Tuesday, 12 June 2018

Origami Paper Boxes, by Mark Bolitho. Review.


By Mark Bolitho

Published by Jacqui  Small, an imprint of the Quarto Group 2018

Paperback (includes pack of 32 sheets of origami paper, patterned + plain),

£14.99 UK/ $19.99 US/$25.99 CAN

ISBN 978-1-9111-27-13-0



Star rating: *****



Mark Bolitho, former chairman of the British Origami Society, is a prolific origami author.  His themed origami books are a delight to behold. Origami Paper Boxes, a new title of his, has particular appeal for general papercrafters, since many of the boxes can be used for packaging small gifts. 


Like so many books these days, an emphasis is placed on the mindful benefits of origami. Peaceful concentration is required to produce the models, and you will also experience awe as you witness the wonder of geometric perfection.


The book features more than 25 boxes presented in four different categories: Classic Designs, Modern Boxes, Two-Piece Boxes, and Modular Boxes. There a several swirl-close boxes, and a sweet mini-shopping bag style called Pinch. The unit-pieced modular designs are all named after tea varieties. The Lapsang Box is hexagonal and  features an appealing diagonal effect. 


A handy feature of the book is that each project is accompanied by a diagram indicating the dimensions of the completed model (when constructed with an 18 x 18 / 7 x 7 in origami sheet).


The projects are attractively photographed, and are accompanied by clear folding diagrams and instructional copy. Star ratings for complexity are assigned – so you can opt for quick results or a challenging folding experience.

The pack of origami paper, tucked inside the back cover, is a good mix of plains and patterns, all coloured on the flip side.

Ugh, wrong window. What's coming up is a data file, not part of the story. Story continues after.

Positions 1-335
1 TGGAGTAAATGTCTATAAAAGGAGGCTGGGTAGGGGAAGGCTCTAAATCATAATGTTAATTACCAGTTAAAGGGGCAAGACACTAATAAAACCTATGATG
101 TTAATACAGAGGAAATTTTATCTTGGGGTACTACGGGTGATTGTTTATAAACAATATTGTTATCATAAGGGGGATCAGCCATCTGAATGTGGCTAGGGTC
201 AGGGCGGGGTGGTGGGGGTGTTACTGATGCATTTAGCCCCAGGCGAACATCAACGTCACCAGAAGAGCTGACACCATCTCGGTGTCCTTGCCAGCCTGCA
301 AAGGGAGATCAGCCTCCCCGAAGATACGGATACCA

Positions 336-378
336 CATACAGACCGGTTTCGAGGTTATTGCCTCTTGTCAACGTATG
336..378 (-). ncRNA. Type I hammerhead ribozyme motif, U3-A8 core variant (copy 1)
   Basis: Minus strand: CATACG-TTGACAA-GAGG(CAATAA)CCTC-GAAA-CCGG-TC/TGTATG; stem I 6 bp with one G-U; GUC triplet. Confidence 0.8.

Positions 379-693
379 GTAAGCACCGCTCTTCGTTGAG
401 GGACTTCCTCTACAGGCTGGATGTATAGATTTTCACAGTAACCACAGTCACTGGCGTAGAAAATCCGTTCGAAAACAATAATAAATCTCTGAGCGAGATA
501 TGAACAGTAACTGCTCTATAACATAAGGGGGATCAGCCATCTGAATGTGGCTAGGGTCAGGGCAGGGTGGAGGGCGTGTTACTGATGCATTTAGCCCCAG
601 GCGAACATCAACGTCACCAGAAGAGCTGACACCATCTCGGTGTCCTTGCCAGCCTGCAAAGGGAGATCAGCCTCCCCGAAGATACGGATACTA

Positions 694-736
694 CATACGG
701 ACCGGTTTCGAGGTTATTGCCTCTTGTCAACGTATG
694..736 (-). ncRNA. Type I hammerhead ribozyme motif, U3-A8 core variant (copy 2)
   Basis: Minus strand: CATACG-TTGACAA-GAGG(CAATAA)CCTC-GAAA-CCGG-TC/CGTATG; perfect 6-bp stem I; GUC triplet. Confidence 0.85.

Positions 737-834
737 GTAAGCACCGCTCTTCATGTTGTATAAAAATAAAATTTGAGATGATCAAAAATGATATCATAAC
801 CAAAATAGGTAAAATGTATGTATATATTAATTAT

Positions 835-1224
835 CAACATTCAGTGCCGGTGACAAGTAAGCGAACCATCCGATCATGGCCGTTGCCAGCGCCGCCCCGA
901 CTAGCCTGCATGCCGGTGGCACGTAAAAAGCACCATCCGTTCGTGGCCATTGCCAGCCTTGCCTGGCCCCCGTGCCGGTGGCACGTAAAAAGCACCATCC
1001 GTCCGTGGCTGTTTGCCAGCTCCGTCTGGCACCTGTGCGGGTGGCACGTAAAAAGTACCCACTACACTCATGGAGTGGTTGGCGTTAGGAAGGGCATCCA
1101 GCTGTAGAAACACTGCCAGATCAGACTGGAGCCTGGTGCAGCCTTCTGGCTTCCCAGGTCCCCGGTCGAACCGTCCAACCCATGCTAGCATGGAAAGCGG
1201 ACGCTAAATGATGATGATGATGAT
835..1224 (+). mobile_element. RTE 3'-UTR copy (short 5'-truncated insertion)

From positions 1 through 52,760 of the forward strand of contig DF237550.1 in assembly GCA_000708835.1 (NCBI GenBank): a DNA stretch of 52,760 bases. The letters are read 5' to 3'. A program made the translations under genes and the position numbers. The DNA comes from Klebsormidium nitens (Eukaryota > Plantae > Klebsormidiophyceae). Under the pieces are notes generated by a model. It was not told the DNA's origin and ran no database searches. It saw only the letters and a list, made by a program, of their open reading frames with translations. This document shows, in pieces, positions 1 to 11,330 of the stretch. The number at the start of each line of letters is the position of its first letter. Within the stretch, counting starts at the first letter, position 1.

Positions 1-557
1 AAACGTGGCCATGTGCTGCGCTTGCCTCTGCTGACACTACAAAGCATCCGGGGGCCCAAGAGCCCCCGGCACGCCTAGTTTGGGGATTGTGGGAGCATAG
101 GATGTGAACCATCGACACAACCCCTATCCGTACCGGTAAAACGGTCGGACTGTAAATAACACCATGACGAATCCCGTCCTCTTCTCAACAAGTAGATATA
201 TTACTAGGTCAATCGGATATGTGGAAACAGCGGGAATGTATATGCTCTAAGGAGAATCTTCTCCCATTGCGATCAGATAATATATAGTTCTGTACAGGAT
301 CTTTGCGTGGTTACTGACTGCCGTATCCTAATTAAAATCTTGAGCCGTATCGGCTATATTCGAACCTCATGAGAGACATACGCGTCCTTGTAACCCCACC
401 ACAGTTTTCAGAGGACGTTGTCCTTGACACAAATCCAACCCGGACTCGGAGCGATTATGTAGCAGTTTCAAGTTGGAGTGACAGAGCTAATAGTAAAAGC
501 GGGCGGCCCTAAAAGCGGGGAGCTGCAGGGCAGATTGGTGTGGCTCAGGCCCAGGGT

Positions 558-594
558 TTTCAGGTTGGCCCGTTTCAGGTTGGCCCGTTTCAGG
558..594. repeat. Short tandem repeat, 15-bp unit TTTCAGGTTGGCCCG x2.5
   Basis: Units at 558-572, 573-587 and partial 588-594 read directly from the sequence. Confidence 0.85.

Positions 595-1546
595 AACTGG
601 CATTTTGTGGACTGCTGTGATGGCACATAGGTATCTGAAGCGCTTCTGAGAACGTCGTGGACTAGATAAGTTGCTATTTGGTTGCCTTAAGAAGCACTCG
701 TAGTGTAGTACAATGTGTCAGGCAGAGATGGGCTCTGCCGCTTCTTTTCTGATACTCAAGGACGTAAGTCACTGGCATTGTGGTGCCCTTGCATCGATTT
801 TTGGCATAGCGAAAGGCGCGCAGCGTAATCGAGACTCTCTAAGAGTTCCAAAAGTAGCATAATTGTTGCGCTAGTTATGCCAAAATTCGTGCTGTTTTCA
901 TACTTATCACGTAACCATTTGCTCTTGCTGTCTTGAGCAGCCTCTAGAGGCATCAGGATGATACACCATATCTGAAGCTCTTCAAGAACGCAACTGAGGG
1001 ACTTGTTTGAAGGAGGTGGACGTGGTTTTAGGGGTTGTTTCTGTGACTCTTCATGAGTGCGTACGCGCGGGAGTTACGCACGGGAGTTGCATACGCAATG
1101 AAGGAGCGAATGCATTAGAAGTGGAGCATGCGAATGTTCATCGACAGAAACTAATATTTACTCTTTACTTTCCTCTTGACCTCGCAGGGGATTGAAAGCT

I really had to focus hard on writing this review – I was so tempted to try my hand at making the lovely Origami Paper Boxes.



Note:  I was given a review copy of this title.

Monday, 21 May 2018

Print-It Pleat-It Zinnia

More dimensional - offset graduated layers!



I'm thinking flowers (it's the Chelsea Flower Show) - but mine are papercrafted - and pleated. This pretty zinnia is pleated from a strip of paper. The printed design indicates how to fold it. 

The flower head and leaves are attached to a cake pop stick. You can embellish a cake or cupcake with a flower - or you can camouflage a lollipop (sweet for goody bags).

Here are your free print-and-cut templates:
Print-ItPleat-ItZinna.svg 
Print-ItPleat-ItZinnia.pdf 

I print my flowers on 160gsm photocopier card, but you can also use lighter weight printer paper. When you crease the folds, the flower head folds into shape. Swirl the flower into a circle, tucking the tabs over on the front. Secure the flower on the back with a snippet of adhesive mailing label (that is also how to attach the flower head to the cake pop stick). The leaves slide in place through the self-loop.

For a more 3-D effect, cut graduated layers and offset them.

Enjoy printing and pleating your flowers!
 

Sunday, 13 May 2018

Precious Paper, by Bianca Capello. Review.

Precious Paper: Paper Jewellery Design
By Bianca Capello
Skira Editore, March 2018
Hardcover, 32 pages (Dual language: English-Italian), £22.50
ISBN: 978-88-572-3529-5

This unique publication is sponsored by Comieco, a body that advocates the recycling of paper products). It contains 21 die-cut and ready-to-assemble designer jewellery creations, fashioned from environmentally-friendly card in a range of rich, jewel-like colours.The die-cuts come in a folder attached to the book’s front cover. 

There are designs for necklaces, bracelets, the exquisite tiara gracing the cover, plus a delightful paper figurine that perches on a bookshelf. Each jewellery design is accompanied by a beauty shot of the project and an author-bio – so you learn each designer’s background and what makes them tick. Further info on each piece is available via scanning a QR code. 

By making the pieces you will learn about paper manipulation techniques.Much fun is to be had with eco-concious papercrafting.

Upfront, there is a concise – and extremely scholarly – history of paper in general, plus a history of paper jewellery specifically. Lots of fascinating facts – and papercraft greats are name-checked. 

 Designed by Caterina Crepax, (c) Skira Editore 2018.



The delightful fashionable figure above is meant to be an unconventional
bracelet when coiled around your wrist. When folded, it can perch whimsically  on a bookshelf.

Note: I was supplied with a review copy of this title.